Author: Tara Oldfield
Senior Communications Advisor
On the 26th of May 2018, Theatre Heritage Australia celebrated the official launch of their digitised collection of early Australian theatre books. The project, which saw the digitisation of ten JC Williamson Ltd scene books dated from the 1890s to 1930s, was completed with the help of a Local History Grant, awarded in 2015.
The ten books provide a visual record of early theatre in Australia and include photographs and sketches of sets, photographs of cast and even lists of administration such as salaries and other expenditures.
JC Williamson Ltd
In 1881 JC Williamson Ltd was founded by American actor James Cassius Williamson who controlled a chain of theatres throughout Australia and New Zealand as well as a number of radio stations and film studios. It became the largest production company in the world, producing plays and operas up until the 1970s. When JC Williamson Ltd folded in 1976, some of the organisation's archival records were purchased by the National Library of Australia and others by the State Library of Victoria. A selection of scene books were kept by ex-JC Williamson staffers Ross Turner and Paul Kathner, who went onto run their own company Scenic Studios.
Digitising the scene books
Fast forward to 2015, Theatre Heritage Australia's Judy Leech described first laying eyes upon the records held at Scenic Studios:
"All in all, there were seven volumes, in varying shapes and sizes, covering the first twenty to thirty years of the 20th century. In addition there were three smaller albums with significant London origins and connections. Since the actual volumes themselves - not the majority of the contents - mostly date from the late 19th century, it is not so surprising that their condition was not exactly pristine, although the photographs within had not been affected by time or by use."
The group successfully applied for a Local History Grant and went about digitising this unique collection. The books were safely wrapped and transported to AMS Imaging in South Melbourne where over 2000 pages of photographs, floor-plans and sketches were scanned. The scans are now available to view via the Theatre Heritage Website.
Judy told us that of the ten books, six are dedicated to photographic records of the theatrical productions of JC Williamson Ltd including shots of sets, back-cloths, lighting-rigs, curtains, etc. One book contains plans and elevations. Each of the volunteers on the project had their own favourites among the scene books. Judy's was number five which included the plans and elevations.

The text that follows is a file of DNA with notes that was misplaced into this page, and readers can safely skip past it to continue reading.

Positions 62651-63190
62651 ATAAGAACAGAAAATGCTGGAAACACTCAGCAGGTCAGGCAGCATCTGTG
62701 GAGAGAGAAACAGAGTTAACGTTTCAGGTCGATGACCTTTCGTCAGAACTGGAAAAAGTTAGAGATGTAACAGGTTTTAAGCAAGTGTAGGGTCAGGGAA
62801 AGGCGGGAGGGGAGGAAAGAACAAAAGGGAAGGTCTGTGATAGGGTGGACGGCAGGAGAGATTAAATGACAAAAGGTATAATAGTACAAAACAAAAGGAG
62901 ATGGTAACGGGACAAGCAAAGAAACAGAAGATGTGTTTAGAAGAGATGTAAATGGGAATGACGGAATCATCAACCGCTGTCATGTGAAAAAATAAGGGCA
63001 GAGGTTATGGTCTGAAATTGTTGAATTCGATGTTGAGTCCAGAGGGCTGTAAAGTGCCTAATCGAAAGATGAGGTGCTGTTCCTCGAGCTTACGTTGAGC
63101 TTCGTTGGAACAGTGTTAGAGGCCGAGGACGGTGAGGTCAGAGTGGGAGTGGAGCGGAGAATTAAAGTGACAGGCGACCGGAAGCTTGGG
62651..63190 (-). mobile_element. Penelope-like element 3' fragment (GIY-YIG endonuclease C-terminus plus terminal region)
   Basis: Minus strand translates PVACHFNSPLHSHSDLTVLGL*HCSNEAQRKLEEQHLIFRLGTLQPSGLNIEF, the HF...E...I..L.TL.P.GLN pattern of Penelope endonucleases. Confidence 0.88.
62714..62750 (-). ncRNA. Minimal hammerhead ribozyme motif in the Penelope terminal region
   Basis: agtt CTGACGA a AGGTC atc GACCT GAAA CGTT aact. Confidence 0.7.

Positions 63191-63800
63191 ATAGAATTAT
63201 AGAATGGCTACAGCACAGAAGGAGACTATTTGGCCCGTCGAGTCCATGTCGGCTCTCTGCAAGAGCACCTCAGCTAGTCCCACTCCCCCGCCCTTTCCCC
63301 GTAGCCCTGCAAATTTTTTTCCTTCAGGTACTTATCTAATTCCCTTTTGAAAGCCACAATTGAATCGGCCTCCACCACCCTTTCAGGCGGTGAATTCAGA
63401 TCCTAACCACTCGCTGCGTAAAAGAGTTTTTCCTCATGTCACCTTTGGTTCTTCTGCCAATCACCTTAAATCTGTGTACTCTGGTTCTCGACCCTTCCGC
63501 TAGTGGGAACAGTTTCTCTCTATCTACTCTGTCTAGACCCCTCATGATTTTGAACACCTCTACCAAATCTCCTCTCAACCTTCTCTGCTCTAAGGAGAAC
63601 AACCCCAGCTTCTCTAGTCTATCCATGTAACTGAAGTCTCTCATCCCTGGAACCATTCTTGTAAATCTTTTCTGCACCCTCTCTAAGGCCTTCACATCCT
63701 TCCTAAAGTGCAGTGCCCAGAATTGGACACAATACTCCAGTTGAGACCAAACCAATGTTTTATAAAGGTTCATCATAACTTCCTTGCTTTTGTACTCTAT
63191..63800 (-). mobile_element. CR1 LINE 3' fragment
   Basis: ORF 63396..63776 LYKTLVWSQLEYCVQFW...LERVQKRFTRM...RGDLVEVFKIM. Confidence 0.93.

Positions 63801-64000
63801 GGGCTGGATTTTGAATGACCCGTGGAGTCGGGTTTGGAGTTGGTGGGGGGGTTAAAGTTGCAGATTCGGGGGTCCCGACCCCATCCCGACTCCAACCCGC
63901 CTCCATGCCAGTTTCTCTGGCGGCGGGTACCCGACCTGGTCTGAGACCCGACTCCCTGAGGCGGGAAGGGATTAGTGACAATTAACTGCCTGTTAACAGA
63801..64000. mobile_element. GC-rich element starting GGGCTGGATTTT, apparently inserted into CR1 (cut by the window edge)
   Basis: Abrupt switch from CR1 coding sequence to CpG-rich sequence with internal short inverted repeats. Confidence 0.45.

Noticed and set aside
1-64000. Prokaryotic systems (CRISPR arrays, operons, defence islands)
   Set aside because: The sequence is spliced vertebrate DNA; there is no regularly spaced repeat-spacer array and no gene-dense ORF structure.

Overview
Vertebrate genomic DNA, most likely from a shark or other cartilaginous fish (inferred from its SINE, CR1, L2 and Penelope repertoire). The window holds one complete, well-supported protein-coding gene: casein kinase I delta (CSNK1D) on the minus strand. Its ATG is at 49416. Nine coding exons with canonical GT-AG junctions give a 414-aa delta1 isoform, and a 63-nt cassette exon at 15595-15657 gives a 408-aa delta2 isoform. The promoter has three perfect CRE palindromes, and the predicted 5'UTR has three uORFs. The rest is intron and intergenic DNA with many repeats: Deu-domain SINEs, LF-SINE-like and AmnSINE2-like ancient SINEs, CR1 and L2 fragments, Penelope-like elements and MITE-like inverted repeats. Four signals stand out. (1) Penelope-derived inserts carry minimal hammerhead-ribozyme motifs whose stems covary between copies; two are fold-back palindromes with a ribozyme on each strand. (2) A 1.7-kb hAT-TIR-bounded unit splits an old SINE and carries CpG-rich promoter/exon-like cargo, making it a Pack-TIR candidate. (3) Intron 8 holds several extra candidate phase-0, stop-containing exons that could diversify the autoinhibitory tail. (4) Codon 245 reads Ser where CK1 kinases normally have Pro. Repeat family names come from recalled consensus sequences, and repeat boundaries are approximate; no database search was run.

"I have some experience in stage design and was particularly interested in the working processes of the designers and set builders of these earlier times."
Included in the books are cast lists with likes of Nellie Stewart, Dion Boucicault, Maggie Moore, Julius Knight, Florence Young, Roy Redgrave, Pansy Montague, Gregan McMahon, Gladys Moncrieff, Frank Harvey to name a few!
"Students and teachers of theatre production courses, theatre practictioners, historians and researchers, scenic and set designers and other interested parties should find these records invaluable. To quote Dr Mimi Colligan 'Theatre is an ephemeral art and although the researcher might have access to theatre programmes, reviews and play texts, these insights can be enhanced by looking at the images of stage sets (some with actors present) of the period covering the 1890s to the 1930s.' This year, the Australian Ballet, The Gilbert and Sullivan Society and The Melbourne Theatre Company all have productions with links to those found within these ten volumes," Judy said. "We hope that many individuals, groups and organisations will benefit from our unique project."
The latest round of grant recipients
The 2017-18 round of Local History Grant recipients have just been announced. To view the latest grant winners visit the grants section of our website here.
The next round will be open for applications later in 2018.
Aboriginal and Torres Strait Islander Peoples should be aware the collection and website may contain images, voices and names of deceased persons.
Material in the Public Record Office Victoria archival collection contains words and descriptions that reflect attitudes and government policies at different times which may be insensitive and upsetting.
PROV provides advice to researchers wishing to access, publish or re-use records about Aboriginal Peoples.